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4 Simple Reasons Why you Should Fire Your Robo Advisor and Manage your Own Investments

You don't have to be rich or an expert to start investing and building long-lasting wealth. You can choose between hiring a robo advisor vs treading the course alone. In this post, I show you why you might want to fire your robo advisor and manage your own investments. Let's first understand what a robo advisor is. 

Understanding robo advisors

Robo advisors are digital platforms that use computer algorithms to automate investing. Their idea is to essentially eliminate or minimize human intervention. They normally allow people to invest through an app. After entering a set of information during account creation, including age, salary range, risk tolerance and investment goals, among other parameters, they will provide you with an investment portfolio. Oftentimes, that portfolio is composed of a few low-cost mutual funds. A few well-known robo advisors include Acorns, Wealthfront, Wealthsimple, Betterment, etc. Here are 4 reasons why you may not need robo advisors. 

1. You have a basic knowledge of mutual funds

Robo advisors use a combination of low-cost mutual funds, including index funds and exchange-traded funds to construct a diversified investment portfolio. An index fund (video) is a special type of mutual fund that tracks the returns of a broader market index (e.g. the S&P 500, NASDAQ, etc.). An index fund doesn't try to beat an index, in terms of returns; it seeks to match or give the exact same returns as the index it tracks.

An exchange-traded fund or ETF (video), on the other hand, is a type of mutual fund that has benefits similar to both stocks and index funds. Like stocks, ETFs are traded actively on a stock exchange. As a result, their prices change constantly, as investors buy and sell corresponding shares. Both index funds and ETFs have extremely low expense ratios. Check out the similarities and differences between index funds and exchange-traded funds. Robo advisors don't have to do much heavy lifting; index funds and ETFs are passively-managed investments. Once your portfolio is created, it just cruises on autopilot! You can set it up yourself using the same low-cost mutual funds that robo-advisors use!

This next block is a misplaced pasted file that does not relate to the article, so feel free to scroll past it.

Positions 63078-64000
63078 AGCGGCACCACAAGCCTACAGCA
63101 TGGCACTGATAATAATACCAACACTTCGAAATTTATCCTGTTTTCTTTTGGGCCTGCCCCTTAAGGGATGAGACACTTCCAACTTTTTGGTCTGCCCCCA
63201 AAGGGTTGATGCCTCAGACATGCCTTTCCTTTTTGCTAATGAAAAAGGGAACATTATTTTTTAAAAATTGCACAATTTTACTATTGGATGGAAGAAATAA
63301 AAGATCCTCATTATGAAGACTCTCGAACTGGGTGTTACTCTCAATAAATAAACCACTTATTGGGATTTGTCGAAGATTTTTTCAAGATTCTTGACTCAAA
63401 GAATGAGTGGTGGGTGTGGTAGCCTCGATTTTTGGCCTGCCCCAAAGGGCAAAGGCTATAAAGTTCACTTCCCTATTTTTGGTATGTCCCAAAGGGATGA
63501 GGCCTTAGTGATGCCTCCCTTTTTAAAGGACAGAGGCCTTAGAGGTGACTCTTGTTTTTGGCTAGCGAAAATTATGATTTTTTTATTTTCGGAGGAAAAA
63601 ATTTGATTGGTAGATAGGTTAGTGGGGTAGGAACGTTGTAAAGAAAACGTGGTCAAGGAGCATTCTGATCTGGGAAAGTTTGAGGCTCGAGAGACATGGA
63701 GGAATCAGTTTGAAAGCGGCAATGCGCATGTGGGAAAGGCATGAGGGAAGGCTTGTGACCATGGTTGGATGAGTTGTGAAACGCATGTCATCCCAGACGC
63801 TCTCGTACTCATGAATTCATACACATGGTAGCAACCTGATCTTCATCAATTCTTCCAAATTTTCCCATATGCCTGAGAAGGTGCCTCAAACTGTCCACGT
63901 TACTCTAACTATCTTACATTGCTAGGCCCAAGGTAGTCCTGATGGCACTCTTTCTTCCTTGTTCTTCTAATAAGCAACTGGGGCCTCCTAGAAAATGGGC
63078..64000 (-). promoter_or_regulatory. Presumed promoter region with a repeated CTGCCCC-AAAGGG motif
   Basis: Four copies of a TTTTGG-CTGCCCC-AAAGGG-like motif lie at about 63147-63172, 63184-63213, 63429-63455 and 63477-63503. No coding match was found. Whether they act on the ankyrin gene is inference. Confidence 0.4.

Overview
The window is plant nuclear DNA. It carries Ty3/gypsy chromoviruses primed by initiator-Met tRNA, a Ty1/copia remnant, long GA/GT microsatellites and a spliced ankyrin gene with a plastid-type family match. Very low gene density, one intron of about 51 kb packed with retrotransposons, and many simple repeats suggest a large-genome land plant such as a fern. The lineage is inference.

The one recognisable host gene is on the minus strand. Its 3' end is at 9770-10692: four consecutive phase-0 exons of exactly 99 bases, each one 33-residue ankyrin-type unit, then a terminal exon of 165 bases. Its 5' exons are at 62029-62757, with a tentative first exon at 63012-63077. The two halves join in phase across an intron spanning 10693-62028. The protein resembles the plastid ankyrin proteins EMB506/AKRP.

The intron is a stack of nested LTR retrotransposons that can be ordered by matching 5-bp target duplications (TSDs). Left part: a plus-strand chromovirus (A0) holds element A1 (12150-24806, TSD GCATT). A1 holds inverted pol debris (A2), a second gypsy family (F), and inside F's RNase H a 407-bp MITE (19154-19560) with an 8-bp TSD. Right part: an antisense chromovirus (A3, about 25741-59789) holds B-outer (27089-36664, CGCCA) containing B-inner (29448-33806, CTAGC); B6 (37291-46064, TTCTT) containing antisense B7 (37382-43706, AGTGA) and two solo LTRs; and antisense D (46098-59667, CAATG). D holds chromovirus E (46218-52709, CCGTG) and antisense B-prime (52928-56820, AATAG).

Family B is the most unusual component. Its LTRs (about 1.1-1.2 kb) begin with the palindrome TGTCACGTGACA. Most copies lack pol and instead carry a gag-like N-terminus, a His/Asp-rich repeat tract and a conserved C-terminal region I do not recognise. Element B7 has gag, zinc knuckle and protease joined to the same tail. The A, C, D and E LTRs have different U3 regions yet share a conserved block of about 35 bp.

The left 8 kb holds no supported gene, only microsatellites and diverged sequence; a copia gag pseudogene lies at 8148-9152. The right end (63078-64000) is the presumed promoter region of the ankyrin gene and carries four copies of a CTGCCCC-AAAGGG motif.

2. You want to pay even lower fees

Robo advisors charge very low management fees, usually less than 1% (0.20% to 0.75%). Those management fees may be small, but when your investment balance is relatively large, such fees can diminish your returns. Legendary investor Warren Buffett has two simple money rules: "Rule No. 1: Never lose money. Rule No. 2: Never forget rule No. 1." By paying management fees, you are in fact losing money, violating Warren Buffett's #1 money rule.

3. You want to beat the market

Passive investments, like index funds and ETFs, can never outperform the market. Since robo advisors construct your portfolio using such investment vehicles, you can't expect them to outperform the market either. The only way they can try to outgain the market is to incorporate actively-managed mutual funds into your portfolio. However, they are unlikely to venture into the realm of active mutual funds, as this is contrary to their core objective of passive and automated investing. If you want your investments to yield higher returns than your robo advisor can provide,  the opportunity may be right for you to manage your own investments.

4. You want more control over your investments

If you want more control over your investments, including buying and selling power or alternative investment types, your robo advisor needs to go. When you manage your own investments, other investments you may consider for your portfolio include but are not limited to individual stocks, marijuana stocks or ETFs, and real estate investment trusts

The bottom line

Robo advisors are a good choice for the newbie investor. But an investor who has a basic knowledge of mutual funds, wants to outperform the market, desires to pay no management fees, and commands more control over his/her investments, may decide to fire his/her robo advisor!

Like this article? Please share and leave us your feedback in the comment section and help us improve and grow. Subscribe below to get our latest articles. Here are a few other articles you may find useful: How to earn free money as a micro investor | How to invest $100 | How investors make money in the stock market | Stocks vs. index funds vs. ETFs: differences and similarities | I heeded Warren Buffett's advice. I can't stop winning | 2 simple reasons why you don't need bonds in your portfolio.

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